Delhi turns into a fortress as thousands march to Indian capital
Thousands of farmers, rallying from neighboring states to India’s capital Delhi, are demanding guaranteed prices for their crops.
In 2020, farmers staged a prolonged protest at Delhi’s borders against controversial agricultural reforms, which ended after the government agreed to repeal the laws following a year-long agitation, during which numerous fatalities occurred.
The farmers have resumed their protests, asserting that their primary demands remain unmet.
Delhi police have fortified the city’s borders on three sides to prevent a recurrence of the 2020 blockade, which paralyzed national highways linking Delhi to neighboring states and posed a significant challenge to Prime Minister Narendra Modi’s administration.
Despite two rounds of discussions between farm union leaders and federal ministers, a resolution remains elusive. The farmers are advocating for assured floor prices, also referred to as minimum support price (MSP), enabling them to vend most of their produce at government-regulated wholesale markets or mandis.
They are also insisting on the government’s commitment to doubling farmers’ incomes.
The renewed agitation coincides with the forthcoming general elections, where Modi’s Bharatiya Janata Party (BJP) aims for a third term. Farmers wield substantial political influence in India, and political analysts suggest the government will endeavor not to estrange them before the polls.
In a recent six-hour-long meeting, federal ministers and farm union leaders made progress on some issues, such as withdrawing cases against protesters from the 2020 unrest.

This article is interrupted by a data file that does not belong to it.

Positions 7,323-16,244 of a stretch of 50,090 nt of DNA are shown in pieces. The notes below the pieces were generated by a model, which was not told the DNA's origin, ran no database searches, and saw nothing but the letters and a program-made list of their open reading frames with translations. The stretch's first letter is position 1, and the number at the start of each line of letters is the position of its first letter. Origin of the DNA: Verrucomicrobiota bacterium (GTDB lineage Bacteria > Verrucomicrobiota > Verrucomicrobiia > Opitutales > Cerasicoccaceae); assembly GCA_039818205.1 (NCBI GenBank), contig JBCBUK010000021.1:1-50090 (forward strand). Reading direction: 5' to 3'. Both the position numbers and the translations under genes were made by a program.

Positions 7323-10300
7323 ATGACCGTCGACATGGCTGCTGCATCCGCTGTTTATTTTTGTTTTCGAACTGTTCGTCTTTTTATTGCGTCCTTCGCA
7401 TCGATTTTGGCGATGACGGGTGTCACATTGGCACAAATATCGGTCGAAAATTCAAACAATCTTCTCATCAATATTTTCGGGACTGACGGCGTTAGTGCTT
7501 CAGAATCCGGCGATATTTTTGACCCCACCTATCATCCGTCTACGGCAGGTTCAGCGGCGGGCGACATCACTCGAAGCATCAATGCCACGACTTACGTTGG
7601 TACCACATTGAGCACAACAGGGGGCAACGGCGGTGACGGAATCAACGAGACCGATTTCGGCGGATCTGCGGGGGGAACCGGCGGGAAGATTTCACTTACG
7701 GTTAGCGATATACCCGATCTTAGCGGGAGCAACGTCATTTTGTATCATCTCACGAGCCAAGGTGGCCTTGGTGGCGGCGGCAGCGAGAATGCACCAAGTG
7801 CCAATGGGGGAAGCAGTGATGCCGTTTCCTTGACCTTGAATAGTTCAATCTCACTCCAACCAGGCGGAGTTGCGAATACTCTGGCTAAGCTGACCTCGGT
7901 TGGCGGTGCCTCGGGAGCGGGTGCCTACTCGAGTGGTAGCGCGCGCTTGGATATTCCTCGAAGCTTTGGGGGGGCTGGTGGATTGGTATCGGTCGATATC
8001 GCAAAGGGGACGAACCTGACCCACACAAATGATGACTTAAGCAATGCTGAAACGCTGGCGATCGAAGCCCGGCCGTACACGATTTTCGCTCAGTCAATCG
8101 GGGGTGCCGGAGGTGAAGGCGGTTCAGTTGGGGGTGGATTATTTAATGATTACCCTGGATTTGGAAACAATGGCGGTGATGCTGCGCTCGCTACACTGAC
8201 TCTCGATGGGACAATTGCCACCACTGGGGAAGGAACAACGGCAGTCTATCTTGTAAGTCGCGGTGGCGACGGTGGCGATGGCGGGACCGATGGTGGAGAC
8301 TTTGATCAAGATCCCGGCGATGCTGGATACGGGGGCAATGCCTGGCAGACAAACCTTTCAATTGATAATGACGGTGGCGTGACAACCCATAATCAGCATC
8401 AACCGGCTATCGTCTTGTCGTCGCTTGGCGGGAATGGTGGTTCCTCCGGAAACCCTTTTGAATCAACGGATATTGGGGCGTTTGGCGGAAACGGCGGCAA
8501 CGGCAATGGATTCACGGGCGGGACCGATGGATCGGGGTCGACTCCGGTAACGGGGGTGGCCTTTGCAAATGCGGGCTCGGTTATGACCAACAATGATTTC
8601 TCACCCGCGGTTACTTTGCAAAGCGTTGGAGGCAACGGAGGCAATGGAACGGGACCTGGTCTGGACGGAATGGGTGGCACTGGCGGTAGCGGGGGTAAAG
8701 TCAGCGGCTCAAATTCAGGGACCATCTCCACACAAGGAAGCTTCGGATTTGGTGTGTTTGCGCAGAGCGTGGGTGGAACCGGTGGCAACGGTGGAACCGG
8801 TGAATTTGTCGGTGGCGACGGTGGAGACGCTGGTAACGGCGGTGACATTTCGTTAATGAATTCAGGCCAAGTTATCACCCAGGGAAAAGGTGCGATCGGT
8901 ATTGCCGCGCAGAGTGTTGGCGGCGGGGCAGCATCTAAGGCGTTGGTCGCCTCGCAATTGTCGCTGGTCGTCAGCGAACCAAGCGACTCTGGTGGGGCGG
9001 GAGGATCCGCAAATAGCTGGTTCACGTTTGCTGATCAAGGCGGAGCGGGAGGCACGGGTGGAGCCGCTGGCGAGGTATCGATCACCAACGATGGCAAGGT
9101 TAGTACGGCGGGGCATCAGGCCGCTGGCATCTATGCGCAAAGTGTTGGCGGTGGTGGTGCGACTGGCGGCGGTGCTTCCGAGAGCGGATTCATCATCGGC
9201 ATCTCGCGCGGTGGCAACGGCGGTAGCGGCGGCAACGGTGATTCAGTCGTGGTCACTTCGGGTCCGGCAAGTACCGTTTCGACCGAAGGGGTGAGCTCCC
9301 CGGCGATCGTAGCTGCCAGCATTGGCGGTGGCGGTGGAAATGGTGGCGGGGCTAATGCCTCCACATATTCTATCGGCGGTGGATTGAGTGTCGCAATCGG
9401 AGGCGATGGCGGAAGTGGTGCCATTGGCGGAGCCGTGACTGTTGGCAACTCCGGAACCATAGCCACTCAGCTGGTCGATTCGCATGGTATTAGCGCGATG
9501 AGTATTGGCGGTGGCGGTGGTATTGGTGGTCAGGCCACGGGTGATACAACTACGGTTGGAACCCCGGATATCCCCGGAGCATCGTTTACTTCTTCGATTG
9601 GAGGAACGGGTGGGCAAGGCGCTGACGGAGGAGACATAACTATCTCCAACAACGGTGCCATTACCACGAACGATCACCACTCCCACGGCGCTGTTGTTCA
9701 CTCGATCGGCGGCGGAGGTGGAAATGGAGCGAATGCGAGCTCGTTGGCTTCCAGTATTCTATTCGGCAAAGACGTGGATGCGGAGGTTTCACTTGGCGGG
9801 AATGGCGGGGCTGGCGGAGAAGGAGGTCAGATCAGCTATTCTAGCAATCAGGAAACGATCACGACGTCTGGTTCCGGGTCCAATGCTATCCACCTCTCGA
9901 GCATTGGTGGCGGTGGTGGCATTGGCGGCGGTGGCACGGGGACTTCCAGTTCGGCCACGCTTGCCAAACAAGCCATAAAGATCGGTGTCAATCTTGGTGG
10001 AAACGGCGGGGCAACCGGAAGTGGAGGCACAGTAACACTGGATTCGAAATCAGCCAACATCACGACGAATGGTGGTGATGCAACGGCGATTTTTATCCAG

However, consensus remains elusive on the MSP. Despite the government’s pledge to establish a committee to explore methods for ensuring support prices for all agricultural produce after repealing the farm laws in 2021, the committee has yet to deliver its findings.
Meanwhile, authorities have implemented stringent measures, including barricades, barbed wire fencing, and cement blocks, to prevent protesters from entering the capital.
Large gatherings have been prohibited in Delhi, particularly at the border points with Uttar Pradesh and Haryana, through which the farmers intend to converge on the capital.
In Haryana, the BJP-led state government has suspended internet services in seven districts until Tuesday.
Over 200 farmer unions are participating in the march. “We will move peacefully and our objective is that the government listens to our demands,” Sarvan Singh Pandher, general secretary of the Punjab Kisan Mazdoor Sangharsh Committee, told the ANI news agency.
Farmers and trade unions have also announced a rural strike on 16 February during which no agricultural activities will be carried out. Shops, markets and offices in all villages will be closed while farmers will block major roads across the country.